Wind speeds can fluctuate from minute to minute and from hour to hour, so unless data are taken continuously—as meteorological stations are able to do—those fluctuations will not be captured. Kempton said, “When the satellite passes over the study region, that’s when you get the data, once or maybe twice per day. The buoys are running continuously, but in only a few places. The two together provide both spatial and temporal coverage.” One of the two buoys within the study area was particularly helpful for this purpose because it took measurements during the same months that QuikSCAT passed overhead. “We could confirm that the satellite data was within acceptable margins of error for a first-cut evaluation of power resources,” he said. “QuikSCAT can indeed provide practical measures of wind power, especially when looking for monthly or yearly estimates.”
Where the wind blows
Having cross-referenced the buoy and satellite data, the scientists’ next step was to explore the “footing” on which turbines could stand in the study area. “Felipe got bathymetric information by digitizing Brazilian Navy nautical charts,” Kempton said. “This helped us estimate the shelf areas that are within the practical limits of exploration, in terms of depth.”
Kempton and his team now had the information needed to assess the practical wind-turbine-worthy wind resource: the wind speed at hub height over a large area from the satellite data; an idea of the fluctuations of wind speed based on the hour and season from both buoy and satellite data; and the depth of the continental shelf,where the turbines would be planted, from the bathymetric data. Using all of this information, Kempton, Garvine, and Pimenta calculated the potential power production for two different wind turbine models. Kempton said, “The total average electricity use of Brazil is near 100 gigawatts, and the offshore wind resource of this one section of coast, to only 50 meters [164 feet] of water, is 102 gigawatts.” That means that if the study area were fully developed as a wind energy project, it could supply enough electricity for the entire country’s electricity needs.
“However,” Kempton said, “there would certainly be areas that would be excluded from development, and we didn’t attempt to consider those in our calculation. According to previous studies, exclusions for shipping lanes, marine conservation sites, and commercial fishing, could reduce the site’s capacity by 10 to 46 percent.” Even with such areas excluded from development, an offshore wind project in the study region could still meet ProInfra’s efforts to increase Brazil’s renewable energy output.
Kempton feels optimistic about the future of the team’s work. He said, “The work on the Brazilian wind assessment was the first step in a larger picture.We hope to make a database of wind assessments available for various coastal areas, with wind resource, energy demand, potential electrical output and revenue, and soon.We think this would help the wind industry decide whether or not a site is feasible economically and help with government planning.”
Pimenta agreed, adding, “I want to return to Brazil and continue this work. There are still many tools, including satellite data, left for us to explore as we look at wind energy. I hope our work will help other large countries estimate their wind resources, too.”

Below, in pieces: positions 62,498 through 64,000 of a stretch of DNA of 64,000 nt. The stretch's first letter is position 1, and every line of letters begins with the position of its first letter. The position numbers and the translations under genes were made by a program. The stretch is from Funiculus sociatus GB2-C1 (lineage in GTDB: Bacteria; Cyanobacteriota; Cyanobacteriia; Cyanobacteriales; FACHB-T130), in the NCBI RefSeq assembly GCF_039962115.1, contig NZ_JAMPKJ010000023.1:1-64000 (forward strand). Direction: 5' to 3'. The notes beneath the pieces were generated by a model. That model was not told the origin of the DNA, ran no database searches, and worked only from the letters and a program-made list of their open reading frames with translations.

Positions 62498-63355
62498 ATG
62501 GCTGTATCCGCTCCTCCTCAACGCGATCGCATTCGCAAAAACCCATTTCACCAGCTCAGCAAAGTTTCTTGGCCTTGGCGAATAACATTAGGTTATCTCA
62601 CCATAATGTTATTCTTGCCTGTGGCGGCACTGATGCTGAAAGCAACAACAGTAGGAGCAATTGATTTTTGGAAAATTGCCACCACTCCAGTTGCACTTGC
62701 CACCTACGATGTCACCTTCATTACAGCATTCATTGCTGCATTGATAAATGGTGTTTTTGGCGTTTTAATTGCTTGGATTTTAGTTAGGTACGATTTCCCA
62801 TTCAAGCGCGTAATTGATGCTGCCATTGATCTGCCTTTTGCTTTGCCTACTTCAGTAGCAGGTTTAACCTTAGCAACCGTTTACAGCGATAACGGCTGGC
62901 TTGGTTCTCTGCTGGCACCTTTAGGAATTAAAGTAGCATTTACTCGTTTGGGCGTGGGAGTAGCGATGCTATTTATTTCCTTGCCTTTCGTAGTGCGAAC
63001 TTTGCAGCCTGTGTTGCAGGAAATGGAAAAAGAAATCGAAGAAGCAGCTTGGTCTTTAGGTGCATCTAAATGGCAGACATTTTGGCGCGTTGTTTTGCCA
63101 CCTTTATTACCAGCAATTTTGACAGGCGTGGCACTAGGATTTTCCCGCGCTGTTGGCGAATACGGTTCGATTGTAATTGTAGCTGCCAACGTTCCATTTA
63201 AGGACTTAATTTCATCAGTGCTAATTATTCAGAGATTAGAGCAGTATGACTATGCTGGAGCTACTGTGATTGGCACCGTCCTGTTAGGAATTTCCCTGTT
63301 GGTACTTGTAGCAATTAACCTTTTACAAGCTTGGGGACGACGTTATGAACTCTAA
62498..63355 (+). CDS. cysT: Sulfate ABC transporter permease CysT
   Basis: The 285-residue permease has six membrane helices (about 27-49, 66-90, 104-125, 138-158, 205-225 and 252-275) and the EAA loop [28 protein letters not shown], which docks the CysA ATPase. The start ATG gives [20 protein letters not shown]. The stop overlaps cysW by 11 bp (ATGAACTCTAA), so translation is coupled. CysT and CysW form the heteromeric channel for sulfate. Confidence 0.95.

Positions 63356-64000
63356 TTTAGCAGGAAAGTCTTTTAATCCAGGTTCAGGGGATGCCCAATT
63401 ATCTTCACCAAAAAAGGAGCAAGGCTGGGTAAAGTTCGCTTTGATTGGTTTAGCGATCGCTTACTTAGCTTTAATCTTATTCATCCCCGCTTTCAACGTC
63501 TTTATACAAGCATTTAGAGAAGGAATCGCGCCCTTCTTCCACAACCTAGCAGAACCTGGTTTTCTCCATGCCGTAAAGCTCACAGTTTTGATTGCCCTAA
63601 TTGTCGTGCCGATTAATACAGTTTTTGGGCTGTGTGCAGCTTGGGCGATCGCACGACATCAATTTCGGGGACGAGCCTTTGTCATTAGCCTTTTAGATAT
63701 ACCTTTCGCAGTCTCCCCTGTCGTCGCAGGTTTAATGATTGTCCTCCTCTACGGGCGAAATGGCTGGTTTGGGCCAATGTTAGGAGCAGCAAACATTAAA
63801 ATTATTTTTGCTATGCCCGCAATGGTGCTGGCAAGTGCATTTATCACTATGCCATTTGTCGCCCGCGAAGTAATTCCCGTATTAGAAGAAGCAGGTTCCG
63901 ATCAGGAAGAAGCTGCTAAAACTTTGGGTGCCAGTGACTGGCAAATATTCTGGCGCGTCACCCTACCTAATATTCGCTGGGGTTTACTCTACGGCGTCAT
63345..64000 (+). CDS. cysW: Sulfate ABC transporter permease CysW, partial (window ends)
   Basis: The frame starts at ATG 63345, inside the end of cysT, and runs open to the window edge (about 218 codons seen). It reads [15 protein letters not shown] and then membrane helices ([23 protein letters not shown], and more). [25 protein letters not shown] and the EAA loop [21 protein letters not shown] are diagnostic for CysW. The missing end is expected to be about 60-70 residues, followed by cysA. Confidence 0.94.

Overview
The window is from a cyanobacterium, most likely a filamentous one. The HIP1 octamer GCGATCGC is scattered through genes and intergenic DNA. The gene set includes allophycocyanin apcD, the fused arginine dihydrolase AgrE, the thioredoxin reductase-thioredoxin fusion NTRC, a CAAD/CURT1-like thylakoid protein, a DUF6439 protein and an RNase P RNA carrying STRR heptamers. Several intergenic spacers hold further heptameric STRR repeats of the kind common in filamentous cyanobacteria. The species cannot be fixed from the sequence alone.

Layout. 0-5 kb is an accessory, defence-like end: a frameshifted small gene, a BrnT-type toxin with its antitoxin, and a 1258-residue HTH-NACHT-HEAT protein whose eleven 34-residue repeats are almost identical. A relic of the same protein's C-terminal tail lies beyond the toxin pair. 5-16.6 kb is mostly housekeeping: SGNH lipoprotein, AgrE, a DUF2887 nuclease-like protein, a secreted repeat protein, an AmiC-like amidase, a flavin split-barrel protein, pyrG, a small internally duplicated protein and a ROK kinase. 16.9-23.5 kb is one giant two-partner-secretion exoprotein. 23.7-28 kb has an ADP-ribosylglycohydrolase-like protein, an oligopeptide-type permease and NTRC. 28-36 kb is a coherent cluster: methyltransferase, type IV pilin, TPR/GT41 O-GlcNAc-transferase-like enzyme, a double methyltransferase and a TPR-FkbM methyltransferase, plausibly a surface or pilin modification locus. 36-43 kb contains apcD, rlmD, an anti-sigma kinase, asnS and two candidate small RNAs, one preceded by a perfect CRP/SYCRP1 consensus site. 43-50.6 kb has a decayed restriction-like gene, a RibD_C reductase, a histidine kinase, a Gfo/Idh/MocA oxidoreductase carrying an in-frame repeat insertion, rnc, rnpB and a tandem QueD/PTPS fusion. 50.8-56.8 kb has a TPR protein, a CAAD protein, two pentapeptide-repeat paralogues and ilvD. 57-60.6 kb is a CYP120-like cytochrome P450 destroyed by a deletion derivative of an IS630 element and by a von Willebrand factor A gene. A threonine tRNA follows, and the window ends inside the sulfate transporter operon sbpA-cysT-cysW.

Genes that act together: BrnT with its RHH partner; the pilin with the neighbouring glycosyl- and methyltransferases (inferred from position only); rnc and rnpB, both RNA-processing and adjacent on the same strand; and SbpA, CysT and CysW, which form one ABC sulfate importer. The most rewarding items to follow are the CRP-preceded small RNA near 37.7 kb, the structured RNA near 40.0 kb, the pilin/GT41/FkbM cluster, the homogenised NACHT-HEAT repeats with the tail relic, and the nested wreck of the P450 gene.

A better understanding of global offshore wind potential could help many countries reduce their portion of humanity’s carbon output. The main message, from Kempton’s perspective, is one of hope. “In the end,Û he said, “people really understand the results of this type of research. They say things like, ‘Wow, this makes me very optimistic. I thought climate change was all doom and gloom. But we can actually do something to turn it around.’ And, given the technologies already available today, offshore wind is one of the best options out there.”
To access this article online, please visit http://nasadaacs.eos.nasa.gov/articles/2008/2008_wind.html.
Kempton W., C. L. Archer, A. Dhanju, R.W. Garvine, M. Z. Jacobson. 2007. Large CO2 reductions via offshore wind power matched to inherent storage in energy end-uses. Geophysical Research Letters 34, L02817, doi: 10. 1029/2006 GL028016.
Pimenta F., W. Kempton, and R. Garvine. 2008. Combining meteorological stations and satellite data to evaluate the offshore wind power resource of Southeastern Brazil. Renewable Energy, doi:10.1016/j.renene.2008.01.012.
For more information
NASA Physical Oceanography DAAC http://podaac.jpl.nasa.gov.
NASA QuikSCAT satellite http://winds.jpl.nasa.gov/missions/quikscat/index.cfm.
Centre ERS d’Archivage et de Traitement [French ERS Processing and Archiving Facility] (CERSAT) http://www.ifremer.fr/cersat/en/welcome.htm
Willett Kempton, University of Delaware, College of Marine and Earth Studies http://www.ocean.udel.edu/people/willett
About the scientists
|Richard Garvine was an award-winning physics professor at the University of Delaware; he passed away in December 2007. He was Felipe Pimenta’s Ph.D. advisor, working closely with both Willett Kempton and Pimenta. Garvine’s central contribution to this collaboration was in fluid dynamics and the use of surface wind speed data to estimate wind speed at turbine hub height. His funding for this project came from Sea Grant. (Photograph courtesy F. Pimenta)
|Willett Kempton is an associate professor in the College of Marine and Earth Studies at the University of Delaware. His research interests include offshore wind, vehicle-to-grid power, lay environmental beliefs and values, and energy and transportation policy. His funding for this project came primarily from Sea Grant. (Photograph courtesy F. Pimenta)
|Felipe Pimenta is pursuing his doctoral degree in the Physical Oceanography program at the College of Marine and Earth Sciences at the University of Delaware. His work on Brazilian offshore wind energy potential grew from a course taught by several professors, including Garvine and Kempton. Funding for his education and this project came from the Ministry of Education of Brazil. (Photograph courtesy F. Pimenta)